A new era for Birmingham New Street

The wait is almost over for thousands of Birmingham commuters. The grand reopening of the rebuilt New Street station is just hours away following a six-year construction project costing £600 million.

But has it been worth the wait? Downtown Birmingham in Business chairman Stacey Barnfield joined Secretary of State for Transport, Patrick McLoughlin MP and Mark Carne, chief executive of Network Rail, among others, for a sneak preview of the striking new building before it opens to the public on Sunday.

Birmingham’s new-look New Street station is one of the most significant regeneration projects in the city’s recent history and one that will boost the local economy, create jobs and help change our image nationwide.

Along with the rebuilt transport hub comes the stunning Grand Central shopping centre, which sits above the station, and is anchored by the 250,000 sq ft John Lewis store equivalent in size to three and a half football pitches.

Grand Central’s vast bubble-like atrium roof and the natural light it lets through is a world away from the claustrophobic atmosphere of the old shopping centre.

Grand Central will be home to 60 retailers and restaurants and managers expect to welcome more than 50 million shoppers every year.

Network Rail estimates that for every £1 of the £600 million invested in the scheme there will be a £4 economic return for the city through jobs and growth.

“The old station, designed for 60,000 passengers, was struggling to cope with the near 170,000 passengers using it every day,” said Network Rail chief executive Mark Carne.

“So this new station has the capacity for 300,000 people, future-proofing Birmingham for the foreseeable future.

“But stations are more than just travel destinations, they can be catalysts for economic regeneration, attracting business and economic growth.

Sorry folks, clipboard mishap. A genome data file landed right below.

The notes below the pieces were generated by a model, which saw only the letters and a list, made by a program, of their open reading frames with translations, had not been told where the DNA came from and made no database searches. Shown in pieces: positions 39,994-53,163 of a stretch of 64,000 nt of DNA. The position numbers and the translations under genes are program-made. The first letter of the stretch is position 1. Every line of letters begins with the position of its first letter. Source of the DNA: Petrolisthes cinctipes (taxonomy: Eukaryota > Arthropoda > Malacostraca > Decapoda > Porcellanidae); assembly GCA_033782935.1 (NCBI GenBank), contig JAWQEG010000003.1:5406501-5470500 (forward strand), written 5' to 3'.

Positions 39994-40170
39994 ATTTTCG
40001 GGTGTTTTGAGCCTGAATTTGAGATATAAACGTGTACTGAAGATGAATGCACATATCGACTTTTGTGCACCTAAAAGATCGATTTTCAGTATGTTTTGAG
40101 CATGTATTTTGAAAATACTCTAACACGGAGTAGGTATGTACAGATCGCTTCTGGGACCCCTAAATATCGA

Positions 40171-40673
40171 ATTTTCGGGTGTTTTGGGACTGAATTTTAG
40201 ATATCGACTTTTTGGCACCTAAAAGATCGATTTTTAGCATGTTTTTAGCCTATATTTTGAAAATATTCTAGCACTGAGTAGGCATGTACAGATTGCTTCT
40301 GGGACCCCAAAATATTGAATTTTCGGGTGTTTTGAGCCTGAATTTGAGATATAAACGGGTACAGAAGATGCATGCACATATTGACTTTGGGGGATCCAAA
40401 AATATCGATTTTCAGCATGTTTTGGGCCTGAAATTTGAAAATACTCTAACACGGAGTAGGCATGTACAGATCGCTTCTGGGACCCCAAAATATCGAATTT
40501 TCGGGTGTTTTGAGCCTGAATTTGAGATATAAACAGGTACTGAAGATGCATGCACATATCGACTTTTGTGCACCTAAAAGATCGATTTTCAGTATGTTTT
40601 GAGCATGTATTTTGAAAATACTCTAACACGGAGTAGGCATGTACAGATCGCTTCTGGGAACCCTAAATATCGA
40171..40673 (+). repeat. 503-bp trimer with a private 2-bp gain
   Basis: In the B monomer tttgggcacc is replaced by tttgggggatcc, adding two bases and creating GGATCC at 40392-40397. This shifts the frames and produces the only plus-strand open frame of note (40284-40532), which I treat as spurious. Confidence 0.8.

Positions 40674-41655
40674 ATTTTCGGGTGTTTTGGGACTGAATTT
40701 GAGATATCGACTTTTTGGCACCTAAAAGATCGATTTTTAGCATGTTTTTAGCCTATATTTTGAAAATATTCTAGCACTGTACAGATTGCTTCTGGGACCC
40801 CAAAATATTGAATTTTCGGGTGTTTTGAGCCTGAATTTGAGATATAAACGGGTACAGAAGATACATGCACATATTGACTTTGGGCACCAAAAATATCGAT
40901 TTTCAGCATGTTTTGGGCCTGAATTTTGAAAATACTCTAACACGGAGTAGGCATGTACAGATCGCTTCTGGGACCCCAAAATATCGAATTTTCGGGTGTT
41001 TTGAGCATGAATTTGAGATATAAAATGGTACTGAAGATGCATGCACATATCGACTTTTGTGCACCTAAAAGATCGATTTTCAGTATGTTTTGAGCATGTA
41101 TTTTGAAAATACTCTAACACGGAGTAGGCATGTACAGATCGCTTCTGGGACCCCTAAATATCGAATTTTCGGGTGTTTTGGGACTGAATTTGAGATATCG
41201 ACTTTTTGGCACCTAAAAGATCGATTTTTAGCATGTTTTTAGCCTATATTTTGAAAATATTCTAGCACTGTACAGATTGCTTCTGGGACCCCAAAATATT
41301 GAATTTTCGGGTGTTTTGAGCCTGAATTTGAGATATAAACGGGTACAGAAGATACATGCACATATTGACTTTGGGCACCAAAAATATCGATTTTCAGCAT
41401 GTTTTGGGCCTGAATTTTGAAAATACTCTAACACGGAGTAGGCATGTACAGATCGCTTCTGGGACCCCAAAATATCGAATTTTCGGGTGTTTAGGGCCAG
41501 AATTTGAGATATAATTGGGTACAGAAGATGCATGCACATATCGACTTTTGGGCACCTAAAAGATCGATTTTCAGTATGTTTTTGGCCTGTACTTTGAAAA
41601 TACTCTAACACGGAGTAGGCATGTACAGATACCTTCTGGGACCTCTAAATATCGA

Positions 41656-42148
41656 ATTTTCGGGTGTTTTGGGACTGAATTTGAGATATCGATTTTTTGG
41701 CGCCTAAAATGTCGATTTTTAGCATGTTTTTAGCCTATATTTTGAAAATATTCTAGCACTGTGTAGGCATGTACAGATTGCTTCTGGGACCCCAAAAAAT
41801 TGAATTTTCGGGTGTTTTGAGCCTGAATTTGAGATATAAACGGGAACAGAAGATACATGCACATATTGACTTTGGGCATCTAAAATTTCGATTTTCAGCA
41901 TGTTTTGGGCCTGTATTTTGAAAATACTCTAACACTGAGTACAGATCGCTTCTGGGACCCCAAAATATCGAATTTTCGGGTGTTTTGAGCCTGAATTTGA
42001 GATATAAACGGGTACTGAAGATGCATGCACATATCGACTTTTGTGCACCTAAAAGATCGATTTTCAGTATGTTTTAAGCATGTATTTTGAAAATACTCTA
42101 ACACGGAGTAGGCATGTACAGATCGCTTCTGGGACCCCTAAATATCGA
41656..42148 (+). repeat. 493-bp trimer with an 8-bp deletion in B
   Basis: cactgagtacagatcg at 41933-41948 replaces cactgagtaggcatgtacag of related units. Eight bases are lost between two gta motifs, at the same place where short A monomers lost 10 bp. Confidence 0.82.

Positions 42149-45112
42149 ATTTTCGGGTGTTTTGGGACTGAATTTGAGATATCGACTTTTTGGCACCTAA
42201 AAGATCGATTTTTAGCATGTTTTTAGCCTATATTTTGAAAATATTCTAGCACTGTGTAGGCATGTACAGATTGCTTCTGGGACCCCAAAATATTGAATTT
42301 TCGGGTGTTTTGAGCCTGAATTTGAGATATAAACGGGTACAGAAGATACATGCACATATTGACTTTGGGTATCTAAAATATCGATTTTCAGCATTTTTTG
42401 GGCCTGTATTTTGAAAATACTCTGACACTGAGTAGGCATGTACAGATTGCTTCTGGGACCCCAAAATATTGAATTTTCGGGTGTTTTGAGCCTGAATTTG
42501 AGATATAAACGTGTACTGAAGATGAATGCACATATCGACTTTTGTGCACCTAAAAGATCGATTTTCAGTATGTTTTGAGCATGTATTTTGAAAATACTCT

“This time next week there will be 1,000 people in new jobs in this building alone and I’m sure that will be just the beginning as other development inevitably follows.”

Impressive stats indeed but as a Birmingham resident with an interest in the built environment it’s the architectural merit of the building that interests me as much as anything.

And it doesn’t disappoint.

Sure, it’s big, bulky and borderline brutalist but the mirror-like exterior helps soften the blow with ever-changing distorted shapes and patterns reflecting off the sweeping, curving aluminium exterior; even more stunning under a clear blue sky.

The station has three giant eye shaped digital advertising screens at each entrance spanning almost 100 ft.

Developed by Birmingham-based specialist Concept Sign and Display they’re believed to be the first of this shape and scale in the UK and are a headline-grabbing feature of the new building.

And I love the bold and contemporary Grand Central branding that shouts from the roof of the building at each entrance point.

The simple sans typeface has an air of authority about it.

As can be expected for such a complex construction project, problems arose throughout the build process.

Original architect Alejandro Zaera-Polo walked out on the design work over what he described as “complete disagreement” with Network Rail.

The war of words took place more than 18 months ago and seems a lifetime away as the awesome building nears completion.

And Network Rail provoked fury and was accused of cutting back on the station’s bold design when it unveiled plans to leave the unsightly passenger bridge over the platforms visible from Hill Street.

The bridge will now be clad with light grey powder-coated aluminium and it remains to be seen whether this fits Zaera-Polo’s dramatic architectural statement or compromises his artistic vision.

As a feat of engineering the New Street scheme deserves praise when you consider this mammoth task took place while trains continued to arrive and depart under workers’ feet.

As a dramatic design statement on the city centre skyline there’s much to admire at the new look building.

It’s such a unique structure – much like Selfridges just down the road – and people will love it or hate it.

But that’s fine. I’d much rather see bold, talking-point architecture that stops you in your tracks than bland and beige that goes unnoticed.

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